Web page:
Wave Video Filter, Video Scaling Filter.

 

 

Tools> Preferences> (select "ALL" at bottom left)> Video> Filters (expand this time)> Swscale: Scaling mode: Luma bicubic / chroma bilimear.

 

Watching Robin Hood Men in tights with this setting enabled (and previous ones mentioned in last post) and it's removed most of the blockiness around people and near edges. This video is even smaller than 480p, being stretched to 1080p.

 

Hope this helps, best settings I've found so far.

 

This video is 360p in a 3:4 ratio, I sit about 18" from my 22" monitor, and it's being stretch to 1080p and 16:9 ratio.. And it's actually pretty decentwith all these settings enabled. I only notice the fuzziness if I really look for it. Let me know if this works for you.

Edited by dragonsdontfly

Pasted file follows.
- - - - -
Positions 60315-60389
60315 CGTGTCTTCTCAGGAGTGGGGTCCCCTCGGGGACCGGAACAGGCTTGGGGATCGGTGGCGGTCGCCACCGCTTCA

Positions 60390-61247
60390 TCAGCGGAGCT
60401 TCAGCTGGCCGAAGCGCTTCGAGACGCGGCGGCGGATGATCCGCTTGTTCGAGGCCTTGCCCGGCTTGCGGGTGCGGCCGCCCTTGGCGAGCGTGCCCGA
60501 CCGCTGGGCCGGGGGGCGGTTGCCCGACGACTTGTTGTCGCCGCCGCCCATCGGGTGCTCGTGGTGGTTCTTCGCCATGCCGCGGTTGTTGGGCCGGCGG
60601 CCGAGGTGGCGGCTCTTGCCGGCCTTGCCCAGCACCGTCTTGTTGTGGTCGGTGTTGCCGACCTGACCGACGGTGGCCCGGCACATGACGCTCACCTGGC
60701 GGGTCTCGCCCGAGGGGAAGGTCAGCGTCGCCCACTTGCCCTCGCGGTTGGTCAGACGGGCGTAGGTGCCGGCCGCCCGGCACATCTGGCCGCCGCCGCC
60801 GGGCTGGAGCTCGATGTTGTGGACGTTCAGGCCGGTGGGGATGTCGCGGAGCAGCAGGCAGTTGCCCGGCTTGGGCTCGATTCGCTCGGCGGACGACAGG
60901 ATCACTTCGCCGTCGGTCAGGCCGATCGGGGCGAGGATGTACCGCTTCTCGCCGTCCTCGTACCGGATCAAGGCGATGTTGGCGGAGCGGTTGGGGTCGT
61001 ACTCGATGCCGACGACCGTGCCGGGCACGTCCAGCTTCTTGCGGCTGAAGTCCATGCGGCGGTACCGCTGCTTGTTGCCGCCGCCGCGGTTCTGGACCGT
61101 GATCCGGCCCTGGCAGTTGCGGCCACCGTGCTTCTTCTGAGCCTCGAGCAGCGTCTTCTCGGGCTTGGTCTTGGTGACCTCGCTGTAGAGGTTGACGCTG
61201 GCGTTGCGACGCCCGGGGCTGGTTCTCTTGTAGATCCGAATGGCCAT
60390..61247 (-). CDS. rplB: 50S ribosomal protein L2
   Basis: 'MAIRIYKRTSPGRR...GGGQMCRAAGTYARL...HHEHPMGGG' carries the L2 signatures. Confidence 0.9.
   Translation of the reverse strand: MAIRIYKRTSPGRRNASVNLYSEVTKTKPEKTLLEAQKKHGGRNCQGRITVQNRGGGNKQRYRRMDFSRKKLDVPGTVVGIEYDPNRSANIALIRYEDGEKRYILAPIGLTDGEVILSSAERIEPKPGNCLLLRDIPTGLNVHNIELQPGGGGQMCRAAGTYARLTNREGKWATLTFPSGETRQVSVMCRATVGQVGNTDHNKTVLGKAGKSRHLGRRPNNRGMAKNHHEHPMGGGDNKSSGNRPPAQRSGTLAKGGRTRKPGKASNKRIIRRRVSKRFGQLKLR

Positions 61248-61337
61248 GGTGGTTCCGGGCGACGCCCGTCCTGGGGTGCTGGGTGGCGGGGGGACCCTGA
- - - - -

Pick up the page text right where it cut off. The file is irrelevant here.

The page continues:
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Thank you so much for the reply, I will give this a shot tonight when I get home from meetings. Definitely some good information here, so I should be able to find some way of making it look good ;)

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I gave it a shot just now and I think I will be keeping VLC around for a while. I tried all the suggestions you gave and thought I was on a psychadellic trip or something...but then I turned off the Wave Video Filter and it was fine haha. My personal preference was when the GPU acceleration was turned on, with no other settings tweaked. But the video overall looked better than MPC can produce. It was not quite on par with the upconverting DVD players though :/